Insulin Detemir (Subcutaneous Route)
Original Article: http://www.mayoclinic.com/health/drug-information/DR601659
Insulin Detemir (Subcutaneous Route)Drug Information provided by: Micromedex
US Brand Names
Insulin detemir is a long-acting type of insulin. Insulin is one of many hormones that help the body turn the food we eat into energy. This is done by using the glucose (sugar) in the blood as quick energy. Also, insulin helps us store energy that we can use later. When you have diabetes mellitus (sugar diabetes), your body cannot make enough insulin or does not use insulin properly. So, you must take additional insulin to regulate your blood sugar and keep your body healthy. This is very important as too much sugar in your blood can be harmful to your health.
Insulin detemir is a long-acting insulin that works slowly over 24 hours. You may have to use insulin detemir in combination with another type of insulin or with oral diabetes medicine to keep your blood sugar under control.
This medicine is available only with your doctor's prescription.
This product is available in the following dosage forms:
In deciding to use a medicine, the risks of taking the medicine must be weighed against the good it will do. This is a decision you and your doctor will make. For this medicine, the following should be considered:
Tell your doctor if you have ever had any unusual or allergic reaction to this medicine or any other medicines. Also tell your health care professional if you have any other types of allergies, such as to foods, dyes, preservatives, or animals. For non-prescription products, read the label or package ingredients carefully.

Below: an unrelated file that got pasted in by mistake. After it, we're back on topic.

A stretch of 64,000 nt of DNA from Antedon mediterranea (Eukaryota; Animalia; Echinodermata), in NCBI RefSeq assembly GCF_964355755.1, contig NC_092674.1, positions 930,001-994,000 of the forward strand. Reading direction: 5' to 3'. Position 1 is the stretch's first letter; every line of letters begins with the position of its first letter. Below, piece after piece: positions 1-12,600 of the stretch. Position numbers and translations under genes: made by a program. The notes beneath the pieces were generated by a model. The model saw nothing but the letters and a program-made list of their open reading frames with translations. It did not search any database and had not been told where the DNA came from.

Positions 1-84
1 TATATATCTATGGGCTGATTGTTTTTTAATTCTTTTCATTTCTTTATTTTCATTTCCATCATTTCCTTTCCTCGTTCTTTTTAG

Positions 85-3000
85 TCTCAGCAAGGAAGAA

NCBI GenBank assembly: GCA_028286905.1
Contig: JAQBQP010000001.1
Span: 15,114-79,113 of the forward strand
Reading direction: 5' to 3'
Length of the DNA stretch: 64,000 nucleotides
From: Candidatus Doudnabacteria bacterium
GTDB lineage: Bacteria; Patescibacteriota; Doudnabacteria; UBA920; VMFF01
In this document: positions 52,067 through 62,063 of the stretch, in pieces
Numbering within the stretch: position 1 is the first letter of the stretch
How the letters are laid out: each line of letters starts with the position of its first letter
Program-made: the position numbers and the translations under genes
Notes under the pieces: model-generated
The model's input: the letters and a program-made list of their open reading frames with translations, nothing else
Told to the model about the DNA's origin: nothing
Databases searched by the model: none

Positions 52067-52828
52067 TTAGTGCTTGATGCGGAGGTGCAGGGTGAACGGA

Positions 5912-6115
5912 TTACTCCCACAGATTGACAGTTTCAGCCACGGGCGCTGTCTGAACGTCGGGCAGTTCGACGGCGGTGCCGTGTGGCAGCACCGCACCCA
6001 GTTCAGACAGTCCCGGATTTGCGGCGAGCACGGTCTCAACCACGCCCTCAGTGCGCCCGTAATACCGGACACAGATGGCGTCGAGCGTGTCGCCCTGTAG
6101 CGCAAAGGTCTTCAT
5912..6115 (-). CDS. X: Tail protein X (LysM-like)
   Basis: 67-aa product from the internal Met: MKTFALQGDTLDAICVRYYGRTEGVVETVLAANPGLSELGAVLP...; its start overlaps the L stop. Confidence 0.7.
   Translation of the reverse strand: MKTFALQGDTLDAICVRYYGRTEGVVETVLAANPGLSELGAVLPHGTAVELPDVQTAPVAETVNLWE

Appropriate studies performed to date have not demonstrated pediatric-specific problems that would limit the usefulness of insulin detemir to treat type 1 diabetes in children 2 years of age and older. However, safety and efficacy of insulin detemir have not been established to treat type 1 diabetes in children younger than 2 years of age or to treat type 2 diabetes in children.
Appropriate studies performed to date have not demonstrated geriatric-specific problems that would limit the usefulness of insulin detemir in the elderly.
|All Trimesters||B||Animal studies have revealed no evidence of harm to the fetus, however, there are no adequate studies in pregnant women OR animal studies have shown an adverse effect, but adequate studies in pregnant women have failed to demonstrate a risk to the fetus.|
There are no adequate studies in women for determining infant risk when using this medication during breastfeeding. Weigh the potential benefits against the potential risks before taking this medication while breastfeeding.
Although certain medicines should not be used together at all, in other cases two different medicines may be used together even if an interaction might occur. In these cases, your doctor may want to change the dose, or other precautions may be necessary. Tell your healthcare professional if you are taking any other prescription or nonprescription (over-the-counter [OTC]) medicine.
Certain medicines should not be used at or around the time of eating food or eating certain types of food since interactions may occur. Using alcohol or tobacco with certain medicines may also cause interactions to occur. Discuss with your healthcare professional the use of your medicine with food, alcohol, or tobacco.
Other Medical Problems
The presence of other medical problems may affect the use of this medicine. Make sure you tell your doctor if you have any other medical problems, especially: